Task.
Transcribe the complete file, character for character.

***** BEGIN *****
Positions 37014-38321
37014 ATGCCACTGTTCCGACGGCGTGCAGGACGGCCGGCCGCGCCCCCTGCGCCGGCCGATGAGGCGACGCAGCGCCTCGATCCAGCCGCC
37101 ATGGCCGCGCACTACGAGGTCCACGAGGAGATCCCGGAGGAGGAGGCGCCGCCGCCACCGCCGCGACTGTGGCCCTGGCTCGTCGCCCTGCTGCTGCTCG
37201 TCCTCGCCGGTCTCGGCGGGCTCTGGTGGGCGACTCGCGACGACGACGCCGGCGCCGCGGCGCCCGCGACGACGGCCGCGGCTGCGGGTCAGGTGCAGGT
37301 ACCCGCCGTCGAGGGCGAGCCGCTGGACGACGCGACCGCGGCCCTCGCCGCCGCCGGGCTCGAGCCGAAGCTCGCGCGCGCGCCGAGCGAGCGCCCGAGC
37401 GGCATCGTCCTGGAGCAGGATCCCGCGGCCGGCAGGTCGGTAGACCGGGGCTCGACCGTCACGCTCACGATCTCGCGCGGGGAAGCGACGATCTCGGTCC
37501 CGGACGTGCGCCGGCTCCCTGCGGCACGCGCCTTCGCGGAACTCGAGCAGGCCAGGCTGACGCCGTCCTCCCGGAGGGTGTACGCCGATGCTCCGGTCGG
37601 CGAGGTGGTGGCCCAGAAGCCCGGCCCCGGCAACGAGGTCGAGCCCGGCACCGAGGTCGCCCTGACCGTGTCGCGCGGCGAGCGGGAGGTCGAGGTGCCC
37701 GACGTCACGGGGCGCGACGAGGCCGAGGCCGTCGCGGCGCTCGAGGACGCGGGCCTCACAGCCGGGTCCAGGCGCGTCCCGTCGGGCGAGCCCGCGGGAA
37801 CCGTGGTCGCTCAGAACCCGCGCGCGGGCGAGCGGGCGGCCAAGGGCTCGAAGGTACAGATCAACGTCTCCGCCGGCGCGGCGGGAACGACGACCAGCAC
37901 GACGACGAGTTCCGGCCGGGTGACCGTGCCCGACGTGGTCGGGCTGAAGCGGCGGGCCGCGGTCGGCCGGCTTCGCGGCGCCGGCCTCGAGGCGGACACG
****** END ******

Positions 37014-38321
37014 ATGCCACTGTTCCGACGGCGTGCAGGACGGCCGGCCGCGCCCCCTGCGCCGGCCGATGAGGCGACGCAGCGCCTCGATCCAGCCGCC
37101 ATGGCCGCGCACTACGAGGTCCACGAGGAGATCCCGGAGGAGGAGGCGCCGCCGCCACCGCCGCGACTGTGGCCCTGGCTCGTCGCCCTGCTGCTGCTCG
37201 TCCTCGCCGGTCTCGGCGGGCTCTGGTGGGCGACTCGCGACGACGACGCCGGCGCCGCGGCGCCCGCGACGACGGCCGCGGCTGCGGGTCAGGTGCAGGT
37301 ACCCGCCGTCGAGGGCGAGCCGCTGGACGACGCGACCGCGGCCCTCGCCGCCGCCGGGCTCGAGCCGAAGCTCGCGCGCGCGCCGAGCGAGCGCCCGAGC
37401 GGCATCGTCCTGGAGCAGGATCCCGCGGCCGGCAGGTCGGTAGACCGGGGCTCGACCGTCACGCTCACGATCTCGCGCGGGGAAGCGACGATCTCGGTCC
37501 CGGACGTGCGCCGGCTCCCTGCGGCACGCGCCTTCGCGGAACTCGAGCAGGCCAGGCTGACGCCGTCCTCCCGGAGGGTGTACGCCGATGCTCCGGTCGG
37601 CGAGGTGGTGGCCCAGAAGCCCGGCCCCGGCAACGAGGTCGAGCCCGGCACCGAGGTCGCCCTGACCGTGTCGCGCGGCGAGCGGGAGGTCGAGGTGCCC
37701 GACGTCACGGGGCGCGACGAGGCCGAGGCCGTCGCGGCGCTCGAGGACGCGGGCCTCACAGCCGGGTCCAGGCGCGTCCCGTCGGGCGAGCCCGCGGGAA
37801 CCGTGGTCGCTCAGAACCCGCGCGCGGGCGAGCGGGCGGCCAAGGGCTCGAAGGTACAGATCAACGTCTCCGCCGGCGCGGCGGGAACGACGACCAGCAC
37901 GACGACGAGTTCCGGCCGGGTGACCGTGCCCGACGTGGTCGGGCTGAAGCGGCGGGCCGCGGTCGGCCGGCTTCGCGGCGCCGGCCTCGAGGCGGACACG